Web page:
Taking an environmentally sensitive approach to pest management


Missouri Produce Growers



AUTHOR

Lee Miller
University of Missouri
Division of Plant Sciences
(573) 882-5623
turfpath@missouri.edu

Jaime Pinero
Lincoln University
(573) 681-5522
PineroJ@LincolnU.edu

IPM Annual Report 2016 Debut

Lee Miller
University of Missouri
(573) 882-5623
turfpath@missouri.edu

Jaime Pinero
Lincoln University
(573) 681-5522
PineroJ@LincolnU.edu

Published: January 18, 2017

IPM Annual Report 2016

View the new 2016 IPM Annual Report.

For over 30 years, the University of Missouri IPM program has served the agriculture, horticulture, and urban pest management sectors in educating Missouri's citizens on responsible and sustainable pest management methods. An interlinked community of state faculty specialists, regional extension specialists, the MU Soil Testing and Plant Diagnostic Service, and MU IPM staff strive to deliver timely updates of ongoing and potential pest problems, and the research-based approaches to controlling them. Coordinating our efforts with our partners at Lincoln University broadens the reach of our land grant mission and allows the collective to accomplish even more. In 2016, we unveiled a new IPM website for Missouri that acts as a modernized communication vehicle for our pest monitoring program, newsletter articles, and social media information. Our state and regional specialists are engaged in an array of research programs that aren't just a reaction to current problems, but also proactively plan for future pest threats. I hope you enjoy this 2016 update of our observations and activities, and look forward to serving you again in 2017.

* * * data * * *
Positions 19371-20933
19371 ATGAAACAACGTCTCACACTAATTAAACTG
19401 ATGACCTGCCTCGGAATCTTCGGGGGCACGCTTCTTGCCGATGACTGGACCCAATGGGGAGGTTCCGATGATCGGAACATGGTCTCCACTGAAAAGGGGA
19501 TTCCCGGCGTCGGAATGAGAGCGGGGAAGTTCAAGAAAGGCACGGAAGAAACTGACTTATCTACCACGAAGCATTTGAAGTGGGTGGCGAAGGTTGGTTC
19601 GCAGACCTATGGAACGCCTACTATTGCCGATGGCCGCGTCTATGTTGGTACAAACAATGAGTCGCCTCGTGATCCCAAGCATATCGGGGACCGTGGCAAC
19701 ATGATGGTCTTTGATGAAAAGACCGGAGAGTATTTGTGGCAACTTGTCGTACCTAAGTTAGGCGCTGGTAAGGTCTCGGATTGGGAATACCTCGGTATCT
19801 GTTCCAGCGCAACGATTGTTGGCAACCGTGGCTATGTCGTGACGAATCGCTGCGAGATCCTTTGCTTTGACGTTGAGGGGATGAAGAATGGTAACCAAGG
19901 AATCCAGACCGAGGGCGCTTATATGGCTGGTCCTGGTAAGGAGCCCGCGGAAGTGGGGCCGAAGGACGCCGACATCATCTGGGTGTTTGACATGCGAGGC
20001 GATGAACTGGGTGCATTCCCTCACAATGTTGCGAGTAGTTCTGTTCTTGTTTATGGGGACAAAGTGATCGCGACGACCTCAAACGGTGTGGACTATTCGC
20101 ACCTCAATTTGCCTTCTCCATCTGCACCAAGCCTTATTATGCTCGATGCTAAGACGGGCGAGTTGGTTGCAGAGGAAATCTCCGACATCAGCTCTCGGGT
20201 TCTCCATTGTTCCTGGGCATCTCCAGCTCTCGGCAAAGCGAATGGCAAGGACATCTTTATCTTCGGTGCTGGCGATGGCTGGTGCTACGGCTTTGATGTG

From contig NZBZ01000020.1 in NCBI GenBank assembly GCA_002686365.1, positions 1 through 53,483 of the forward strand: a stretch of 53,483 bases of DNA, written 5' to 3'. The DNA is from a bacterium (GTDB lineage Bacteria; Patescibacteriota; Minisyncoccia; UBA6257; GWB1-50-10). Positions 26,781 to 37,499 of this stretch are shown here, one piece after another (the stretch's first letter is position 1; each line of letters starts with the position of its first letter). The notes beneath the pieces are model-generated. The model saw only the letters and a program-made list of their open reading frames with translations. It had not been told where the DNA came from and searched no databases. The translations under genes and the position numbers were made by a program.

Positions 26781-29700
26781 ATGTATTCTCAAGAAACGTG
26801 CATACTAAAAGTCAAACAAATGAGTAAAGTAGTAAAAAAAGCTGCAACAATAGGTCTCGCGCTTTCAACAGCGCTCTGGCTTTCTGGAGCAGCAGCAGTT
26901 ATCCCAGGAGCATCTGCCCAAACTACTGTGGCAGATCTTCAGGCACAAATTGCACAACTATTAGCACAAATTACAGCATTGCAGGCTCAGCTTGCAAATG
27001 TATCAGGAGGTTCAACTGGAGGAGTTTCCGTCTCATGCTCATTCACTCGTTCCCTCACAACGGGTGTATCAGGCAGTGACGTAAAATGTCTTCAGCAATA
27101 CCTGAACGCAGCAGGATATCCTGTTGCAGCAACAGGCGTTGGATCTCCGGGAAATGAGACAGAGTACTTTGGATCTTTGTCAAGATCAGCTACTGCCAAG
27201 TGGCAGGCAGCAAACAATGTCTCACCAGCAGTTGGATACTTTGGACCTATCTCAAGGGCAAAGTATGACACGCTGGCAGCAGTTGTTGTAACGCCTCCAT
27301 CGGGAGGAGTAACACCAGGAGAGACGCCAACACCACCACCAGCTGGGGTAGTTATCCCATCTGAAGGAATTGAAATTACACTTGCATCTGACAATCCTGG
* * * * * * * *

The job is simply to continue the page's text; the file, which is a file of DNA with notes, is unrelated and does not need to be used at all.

Lee Miller
Associate Professor
Division of Plant Sciences

Lincoln University (LU) has served the needs of underserved Missourians since 1866. Missouri farmers growing specialty crops (vegetables and fruits in particular) are the primary audience of the LU IPM program. This past year has brought about some pest challenges and many opportunities for IPM. Extension activities implemented in 2016 focused on (1) invasive and emerging pests, (2) closing the knowledge gap between IPM and organic agriculture, (3) demonstrating the benefits of ecologically-based IPM, and (4) fostering IPM adoption by small- and mid-scale growers.

Dr. Jaime C. Pinero
Associate Professor
State Extension Specialist
- IPM

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REVISED: January 18, 2017